I watched the coverage this morning and remembered seven years ago when the world changed. My friend woke me up and told me that a plane had crashed into the World Trade Center and we were on the phone watching that when the other plane hit. As the events unfolded throughout the day I remember how shocked and grief stricken I was. How could this be happening here? I remember how the skies were so silent because all of the planes were grounded. We live close to two airports so we see planes all of the time. You just kind of take them for granted but now there was nothing, no sounds and no jet trails. Occasionally you would see fighter jets fly by in formation and that would scare you even more and you would rush back into the house to see if something else had happened.
Two weeks after 9-11 we flew to New York. The airports had heavy security and we were apprehensive but determined not to let fear control our lives. I cannot tell you how grateful I am that we took that trip. I remember hearing the term, "hallowed ground" and knowing what it meant but not really thinking about it that much. I totally understood when we went down to the site. You could not get very close. There were fences blocking off the whole area. You could see the wreckage though and occasionally when the wind would blow your way you could smell the smell that I hope is unique only to this place for it was horrible. There were thousands of people standing there. Just looking. No one was talking. Most were crying. Thousands of people breathing in air filled with the dust of the buildings and the dead. Thousands of people and you could have heard a pin drop.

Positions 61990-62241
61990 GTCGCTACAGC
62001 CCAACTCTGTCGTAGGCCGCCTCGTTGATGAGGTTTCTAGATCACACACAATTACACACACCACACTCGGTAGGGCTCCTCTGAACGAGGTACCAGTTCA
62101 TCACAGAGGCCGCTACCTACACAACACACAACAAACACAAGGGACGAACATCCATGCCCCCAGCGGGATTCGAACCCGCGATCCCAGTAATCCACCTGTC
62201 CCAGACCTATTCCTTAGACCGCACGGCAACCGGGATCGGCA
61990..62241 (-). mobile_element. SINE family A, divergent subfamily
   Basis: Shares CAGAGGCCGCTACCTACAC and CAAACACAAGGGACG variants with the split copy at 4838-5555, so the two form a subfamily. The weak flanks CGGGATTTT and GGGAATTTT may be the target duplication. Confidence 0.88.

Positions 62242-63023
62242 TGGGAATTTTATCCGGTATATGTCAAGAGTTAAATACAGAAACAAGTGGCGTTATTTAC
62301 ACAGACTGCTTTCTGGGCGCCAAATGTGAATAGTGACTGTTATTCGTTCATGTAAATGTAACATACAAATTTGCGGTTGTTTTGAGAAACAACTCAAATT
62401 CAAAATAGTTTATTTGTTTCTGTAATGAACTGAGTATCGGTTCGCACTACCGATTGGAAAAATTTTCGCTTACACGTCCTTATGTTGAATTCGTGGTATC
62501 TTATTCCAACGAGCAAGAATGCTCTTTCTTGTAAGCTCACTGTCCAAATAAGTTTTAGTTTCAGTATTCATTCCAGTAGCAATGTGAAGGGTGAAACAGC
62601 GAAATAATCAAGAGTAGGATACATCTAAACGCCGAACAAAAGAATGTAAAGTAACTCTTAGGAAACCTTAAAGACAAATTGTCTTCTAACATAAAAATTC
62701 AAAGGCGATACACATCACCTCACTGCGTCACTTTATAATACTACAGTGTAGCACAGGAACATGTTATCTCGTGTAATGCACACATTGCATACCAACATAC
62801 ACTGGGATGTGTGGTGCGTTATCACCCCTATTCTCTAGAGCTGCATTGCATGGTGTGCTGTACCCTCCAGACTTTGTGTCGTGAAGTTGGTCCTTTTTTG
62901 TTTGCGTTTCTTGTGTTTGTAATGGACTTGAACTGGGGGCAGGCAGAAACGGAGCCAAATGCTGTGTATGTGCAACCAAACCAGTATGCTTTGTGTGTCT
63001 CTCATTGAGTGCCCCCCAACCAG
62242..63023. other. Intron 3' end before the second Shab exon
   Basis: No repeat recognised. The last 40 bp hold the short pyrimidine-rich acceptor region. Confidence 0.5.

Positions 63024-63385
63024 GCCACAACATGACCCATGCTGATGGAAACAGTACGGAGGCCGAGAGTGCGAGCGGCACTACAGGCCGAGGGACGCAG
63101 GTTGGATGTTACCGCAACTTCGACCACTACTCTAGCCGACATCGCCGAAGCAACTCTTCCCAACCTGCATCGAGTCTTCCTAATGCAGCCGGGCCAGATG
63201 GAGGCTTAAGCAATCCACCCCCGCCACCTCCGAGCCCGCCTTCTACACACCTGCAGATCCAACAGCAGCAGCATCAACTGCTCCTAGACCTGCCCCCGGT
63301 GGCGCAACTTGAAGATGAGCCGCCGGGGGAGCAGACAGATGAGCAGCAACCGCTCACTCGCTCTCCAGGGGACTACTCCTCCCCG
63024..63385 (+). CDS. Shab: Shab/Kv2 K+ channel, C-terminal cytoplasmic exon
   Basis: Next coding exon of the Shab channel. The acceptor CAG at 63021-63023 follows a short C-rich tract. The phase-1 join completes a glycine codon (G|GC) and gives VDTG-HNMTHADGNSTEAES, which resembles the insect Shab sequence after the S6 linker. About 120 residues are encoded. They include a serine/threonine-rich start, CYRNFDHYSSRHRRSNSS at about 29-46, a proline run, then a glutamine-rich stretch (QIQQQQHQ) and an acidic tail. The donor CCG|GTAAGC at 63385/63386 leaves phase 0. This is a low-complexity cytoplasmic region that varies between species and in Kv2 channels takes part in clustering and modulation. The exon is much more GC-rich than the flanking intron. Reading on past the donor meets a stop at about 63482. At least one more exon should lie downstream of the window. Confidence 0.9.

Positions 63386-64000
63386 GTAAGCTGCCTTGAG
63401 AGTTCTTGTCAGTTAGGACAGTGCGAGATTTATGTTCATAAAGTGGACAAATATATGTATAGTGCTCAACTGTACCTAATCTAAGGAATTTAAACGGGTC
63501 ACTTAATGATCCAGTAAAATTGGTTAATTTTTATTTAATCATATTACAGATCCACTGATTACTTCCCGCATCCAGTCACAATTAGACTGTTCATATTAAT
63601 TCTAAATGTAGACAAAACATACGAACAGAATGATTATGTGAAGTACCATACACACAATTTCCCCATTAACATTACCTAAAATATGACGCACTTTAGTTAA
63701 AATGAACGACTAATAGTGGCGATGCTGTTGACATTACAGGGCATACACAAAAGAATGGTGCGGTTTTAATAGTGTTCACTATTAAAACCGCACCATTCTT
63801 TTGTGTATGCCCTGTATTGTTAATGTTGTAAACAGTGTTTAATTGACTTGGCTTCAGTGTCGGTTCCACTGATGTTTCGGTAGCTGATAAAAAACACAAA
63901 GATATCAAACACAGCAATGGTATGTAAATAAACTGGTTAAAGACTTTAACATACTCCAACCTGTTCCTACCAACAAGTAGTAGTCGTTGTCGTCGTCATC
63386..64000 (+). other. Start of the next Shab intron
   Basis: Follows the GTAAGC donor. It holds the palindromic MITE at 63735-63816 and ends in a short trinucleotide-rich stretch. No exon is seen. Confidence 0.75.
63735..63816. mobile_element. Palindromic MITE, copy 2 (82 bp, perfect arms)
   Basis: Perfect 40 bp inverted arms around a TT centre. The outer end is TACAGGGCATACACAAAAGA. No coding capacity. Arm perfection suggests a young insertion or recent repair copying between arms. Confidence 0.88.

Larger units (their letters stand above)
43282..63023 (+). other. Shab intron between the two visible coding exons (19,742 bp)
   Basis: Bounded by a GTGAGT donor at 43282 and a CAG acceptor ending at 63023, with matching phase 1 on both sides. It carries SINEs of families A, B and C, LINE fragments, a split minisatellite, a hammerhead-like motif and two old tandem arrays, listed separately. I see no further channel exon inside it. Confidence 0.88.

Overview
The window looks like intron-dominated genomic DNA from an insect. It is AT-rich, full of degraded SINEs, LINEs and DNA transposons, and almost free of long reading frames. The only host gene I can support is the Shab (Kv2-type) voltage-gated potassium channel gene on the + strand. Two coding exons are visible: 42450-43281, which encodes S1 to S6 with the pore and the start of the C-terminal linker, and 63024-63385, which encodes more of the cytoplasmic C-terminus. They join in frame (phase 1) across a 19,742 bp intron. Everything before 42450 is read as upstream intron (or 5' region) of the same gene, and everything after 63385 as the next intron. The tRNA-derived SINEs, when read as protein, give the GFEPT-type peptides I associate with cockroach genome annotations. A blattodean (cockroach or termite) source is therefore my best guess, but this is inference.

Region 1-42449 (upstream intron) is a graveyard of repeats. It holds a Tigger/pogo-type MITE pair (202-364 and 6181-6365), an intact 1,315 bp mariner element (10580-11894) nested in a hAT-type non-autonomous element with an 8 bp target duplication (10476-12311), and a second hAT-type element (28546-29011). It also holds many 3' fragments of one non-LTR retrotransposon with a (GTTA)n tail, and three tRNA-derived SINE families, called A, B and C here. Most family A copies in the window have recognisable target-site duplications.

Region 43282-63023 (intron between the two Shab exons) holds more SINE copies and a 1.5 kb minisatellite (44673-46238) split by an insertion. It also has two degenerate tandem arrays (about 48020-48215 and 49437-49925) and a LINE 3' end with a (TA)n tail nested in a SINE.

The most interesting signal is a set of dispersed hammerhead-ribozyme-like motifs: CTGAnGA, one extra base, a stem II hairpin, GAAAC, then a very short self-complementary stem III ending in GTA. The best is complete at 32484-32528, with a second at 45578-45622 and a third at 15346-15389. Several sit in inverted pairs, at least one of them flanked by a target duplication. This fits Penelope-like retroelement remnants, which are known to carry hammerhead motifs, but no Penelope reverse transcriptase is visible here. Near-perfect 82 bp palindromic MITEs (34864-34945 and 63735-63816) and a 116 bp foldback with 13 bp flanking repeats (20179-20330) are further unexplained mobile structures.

I did not take a single photo of the site. Somehow it just didn't seem right. It seemed invasive and intrusive. Instead I just stood there with my fellow Americans and grieved for our innocence, lost that day amongst so much rubble and so many dead.
We could see the huge trucks rumbling through the streets laden with their cargo of huge beams twisted beyond recognition. We stood and cheered when the firefighters or policemen would walk by. We looked at all of the memorials and read all of the flyers that were placed everywhere begging, hoping, desperate to find their loved ones.
It was the most moving experience of my life.
I am posting a photo of one of the flyers and another of a close up of a statue of a fireman. This statue was supposed to be going somewhere else but was sent to New York instead when they heard what had happened. It had become a makeshift memorial. Many put rosaries in the fireman's hand.
I just wanted to share with you my recollections of that horrible day. Never forget.
GOD BLESS AMERICA!
PS... The flyer reads:
"My name is Marc and my friend Joey worked on the 105th floor of No. 1 World Trade Center. After September 11, I put his "missing" flyer all over the streets of this changed city, choosing my spots as if I were painting graffiti, looking for the best light, the easiest places to see my friend's face.
At 26th Street and Lex, next to the Armory, strangers were nice to me, saying: "Hope you find your friend." I just thanked them and kept looking for more places where Joey's smile would catch people's eyes. It felt good to be doing something, not just sitting and mourning.
Joey and I met when we were five. His mother watched us every day after school before my parents came home from work. We went to school together for 11 years, and all those years I watched him. He was the coolest guy. I felt like the dorky kid he took under his wing. He showed me a lot of things, how to look cool, how to talk to girls. His father, a Vietnam vet and a retired FDNY fire fighter, helped me learn how to ride a bike. That was the first thing his dad asked me when we hugged each other, "Can you still ride a bike, Marc?"
Joey leaves behind his beloved family, girlfriend, and friends like me, lots of us. He will never know how many lives he touched. I have cried so much that I have become empty inside. My childhood hero has been stolen from me, and I will miss him forever."